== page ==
The Runoff

Disrupting the traditional narrative of Chicago mayoral elections


Running through the heart of Chicago’s political debate is an angry river, well-worn and deepened throughout its modern history. On one side of that seemingly eternal divide stands a white politician primarily committed to economic growth, one who downplays the political importance of race and typically ends up enacting policies directed toward attracting the college graduates and businesses that populate a vibrant and successful Loop. On the other is the minority politician who points out the gross inequities associated with those policy priorities and instead calls for safer streets, open schools, and an economic strategy that is geared toward neighborhood growth. Continue reading


Bankrolling in the 5th

Can the 5th Ward's aldermanic challengers overcome Hairston's fundraising lead?

Jean Cochrane

As the 5th Ward’s incumbent alderman of sixteen years, Leslie Hairston is no stranger to the perennial blossoming of challengers who loudly critique her rule over this district by the lake every four years. Continue reading

Bronzeville | Education

One Year On

On the first anniversary of the CPS closures, a Bronzeville elementary school grapples with the successes and challenges of a testing year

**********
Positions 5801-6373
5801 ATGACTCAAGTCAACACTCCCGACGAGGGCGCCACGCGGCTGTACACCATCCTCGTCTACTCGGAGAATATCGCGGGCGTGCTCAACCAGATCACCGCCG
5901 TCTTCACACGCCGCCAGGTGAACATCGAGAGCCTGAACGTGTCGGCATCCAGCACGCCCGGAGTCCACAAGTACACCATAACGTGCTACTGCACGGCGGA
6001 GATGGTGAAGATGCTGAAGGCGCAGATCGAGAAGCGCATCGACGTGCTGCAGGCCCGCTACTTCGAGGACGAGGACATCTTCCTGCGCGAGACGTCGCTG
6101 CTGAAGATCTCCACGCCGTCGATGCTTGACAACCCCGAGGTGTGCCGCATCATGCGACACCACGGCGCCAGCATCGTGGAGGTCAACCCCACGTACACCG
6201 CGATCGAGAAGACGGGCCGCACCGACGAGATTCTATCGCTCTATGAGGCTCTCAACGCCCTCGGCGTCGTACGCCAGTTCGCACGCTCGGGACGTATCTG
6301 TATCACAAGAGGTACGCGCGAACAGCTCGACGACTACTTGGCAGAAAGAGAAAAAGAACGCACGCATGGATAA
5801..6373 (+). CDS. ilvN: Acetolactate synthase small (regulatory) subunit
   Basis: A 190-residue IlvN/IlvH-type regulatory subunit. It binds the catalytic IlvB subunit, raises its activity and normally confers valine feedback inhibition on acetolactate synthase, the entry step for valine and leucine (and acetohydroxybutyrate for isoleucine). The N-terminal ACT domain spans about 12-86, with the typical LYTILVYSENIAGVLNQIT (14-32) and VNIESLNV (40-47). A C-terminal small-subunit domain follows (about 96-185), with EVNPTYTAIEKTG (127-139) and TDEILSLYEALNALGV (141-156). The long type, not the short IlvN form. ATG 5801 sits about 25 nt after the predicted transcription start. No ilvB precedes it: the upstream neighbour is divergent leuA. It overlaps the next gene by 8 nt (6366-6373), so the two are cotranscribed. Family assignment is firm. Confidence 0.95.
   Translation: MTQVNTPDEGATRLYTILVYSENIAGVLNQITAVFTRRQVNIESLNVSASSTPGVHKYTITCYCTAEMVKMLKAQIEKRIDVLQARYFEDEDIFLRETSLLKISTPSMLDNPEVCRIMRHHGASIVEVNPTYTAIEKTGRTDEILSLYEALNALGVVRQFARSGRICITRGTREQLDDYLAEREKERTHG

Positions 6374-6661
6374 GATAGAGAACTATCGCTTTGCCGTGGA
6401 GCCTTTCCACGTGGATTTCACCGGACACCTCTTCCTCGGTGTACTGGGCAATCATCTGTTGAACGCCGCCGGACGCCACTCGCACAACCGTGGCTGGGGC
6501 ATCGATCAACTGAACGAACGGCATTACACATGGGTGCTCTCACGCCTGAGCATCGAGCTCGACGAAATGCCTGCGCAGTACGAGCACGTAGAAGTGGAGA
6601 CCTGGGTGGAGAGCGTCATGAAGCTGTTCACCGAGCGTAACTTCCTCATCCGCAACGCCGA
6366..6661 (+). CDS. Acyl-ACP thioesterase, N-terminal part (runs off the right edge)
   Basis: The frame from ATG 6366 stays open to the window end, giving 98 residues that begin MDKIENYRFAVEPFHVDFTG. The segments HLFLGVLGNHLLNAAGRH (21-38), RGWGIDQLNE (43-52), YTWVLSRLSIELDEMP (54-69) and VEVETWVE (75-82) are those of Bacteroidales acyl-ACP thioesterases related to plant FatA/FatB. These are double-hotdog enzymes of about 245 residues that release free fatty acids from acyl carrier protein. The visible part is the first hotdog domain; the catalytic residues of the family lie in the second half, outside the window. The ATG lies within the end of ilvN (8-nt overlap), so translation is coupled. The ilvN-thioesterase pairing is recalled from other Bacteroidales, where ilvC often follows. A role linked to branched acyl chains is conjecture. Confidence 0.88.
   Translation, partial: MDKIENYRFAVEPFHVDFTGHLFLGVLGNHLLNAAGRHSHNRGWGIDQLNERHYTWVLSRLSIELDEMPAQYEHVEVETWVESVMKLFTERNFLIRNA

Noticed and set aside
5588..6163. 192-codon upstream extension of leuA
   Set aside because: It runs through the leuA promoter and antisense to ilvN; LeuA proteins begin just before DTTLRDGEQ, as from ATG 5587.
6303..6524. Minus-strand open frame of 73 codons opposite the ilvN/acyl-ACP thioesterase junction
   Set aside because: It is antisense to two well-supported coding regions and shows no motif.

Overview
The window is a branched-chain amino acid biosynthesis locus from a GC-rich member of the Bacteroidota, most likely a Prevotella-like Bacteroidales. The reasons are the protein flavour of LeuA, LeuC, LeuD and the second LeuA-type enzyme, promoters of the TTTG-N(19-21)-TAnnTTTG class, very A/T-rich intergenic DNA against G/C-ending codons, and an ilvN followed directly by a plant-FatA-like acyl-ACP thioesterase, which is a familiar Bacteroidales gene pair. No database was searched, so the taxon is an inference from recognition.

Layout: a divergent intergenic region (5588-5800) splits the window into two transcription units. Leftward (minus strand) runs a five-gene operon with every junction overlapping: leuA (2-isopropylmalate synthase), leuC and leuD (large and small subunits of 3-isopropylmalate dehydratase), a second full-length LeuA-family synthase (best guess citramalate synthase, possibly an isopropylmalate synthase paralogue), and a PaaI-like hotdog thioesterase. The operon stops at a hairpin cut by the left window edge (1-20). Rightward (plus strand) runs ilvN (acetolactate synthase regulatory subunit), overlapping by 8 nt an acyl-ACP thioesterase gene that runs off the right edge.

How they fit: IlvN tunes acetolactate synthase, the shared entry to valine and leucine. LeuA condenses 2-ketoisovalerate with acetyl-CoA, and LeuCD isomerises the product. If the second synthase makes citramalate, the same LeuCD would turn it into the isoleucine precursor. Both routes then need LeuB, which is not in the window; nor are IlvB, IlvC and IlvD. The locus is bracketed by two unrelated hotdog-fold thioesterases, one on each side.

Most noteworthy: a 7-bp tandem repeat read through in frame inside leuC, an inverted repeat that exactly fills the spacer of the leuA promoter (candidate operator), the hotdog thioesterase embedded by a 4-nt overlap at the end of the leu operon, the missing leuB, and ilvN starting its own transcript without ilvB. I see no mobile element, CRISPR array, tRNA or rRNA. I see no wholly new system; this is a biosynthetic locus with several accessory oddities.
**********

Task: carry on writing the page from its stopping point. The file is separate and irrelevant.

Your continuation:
Another spring day begins at Bronzeville’s Mollison Elementary School. Two blocks away, a seventh grader yanks at the arm of his little sister. She’s insisting on picking a palmful of yellow flowers for a friend’s birthday, but her brother knows the consequences for arriving after nine o’clock. They scurry in, just in time. Continue reading

Housing | Lit

A Dream Deferred

The excellence and misdirection of "A Dream Foreclosed"


Laura Gottesdiener’s “A Dream Foreclosed” is the story of four men and women and their broken dreams. Though the four are dispersed around the country, they are all black, and all the victims of a housing crisis that has singlehandedly shattered their modest dreams of a better life. Continue reading

Features | Pilsen

A Hall Reborn, a Neighborhood Altered

Bruce Finkelman, Nelson Soza, and what Thalia Hall means for Pilsen

Lydia Gorham

Lydia Gorham

Wiping her hands on an apron as she strides out of the kitchen, the single employee on duty at Josefina’s Bakery turns down “Vas a Llorar Por Mí,” the latest single from Banda El Recodo De Cruz Lizárraga. The same evening sees students from Benito Juárez Community Academy slouched over benches in nearby Dvorak Park, next to a hassled mom whose shouts of “¡Cuidado!” fall on the deaf ears of her boisterous son. Men stream out from citizenship classes in Casa Aztlan, a longtime home of social activism in the neighborhood.

A block away from all of this is Thalia Hall, a sprawling nineteenth-century building at the corner of 18th and Allport that has recently found new owners. Continue reading

Best of the South Side 2013 | South Shore

South Shore

Patrick Leow

Patrick Leow

It seems as though the center couldn’t possible hold in South Shore. In a city where homogeneity within neighborhoods has been the rule for decades, the uneasy marriage between rich and poor, progress and stagnation—at times just a block away from each other—is blatant and inescapable. Continue reading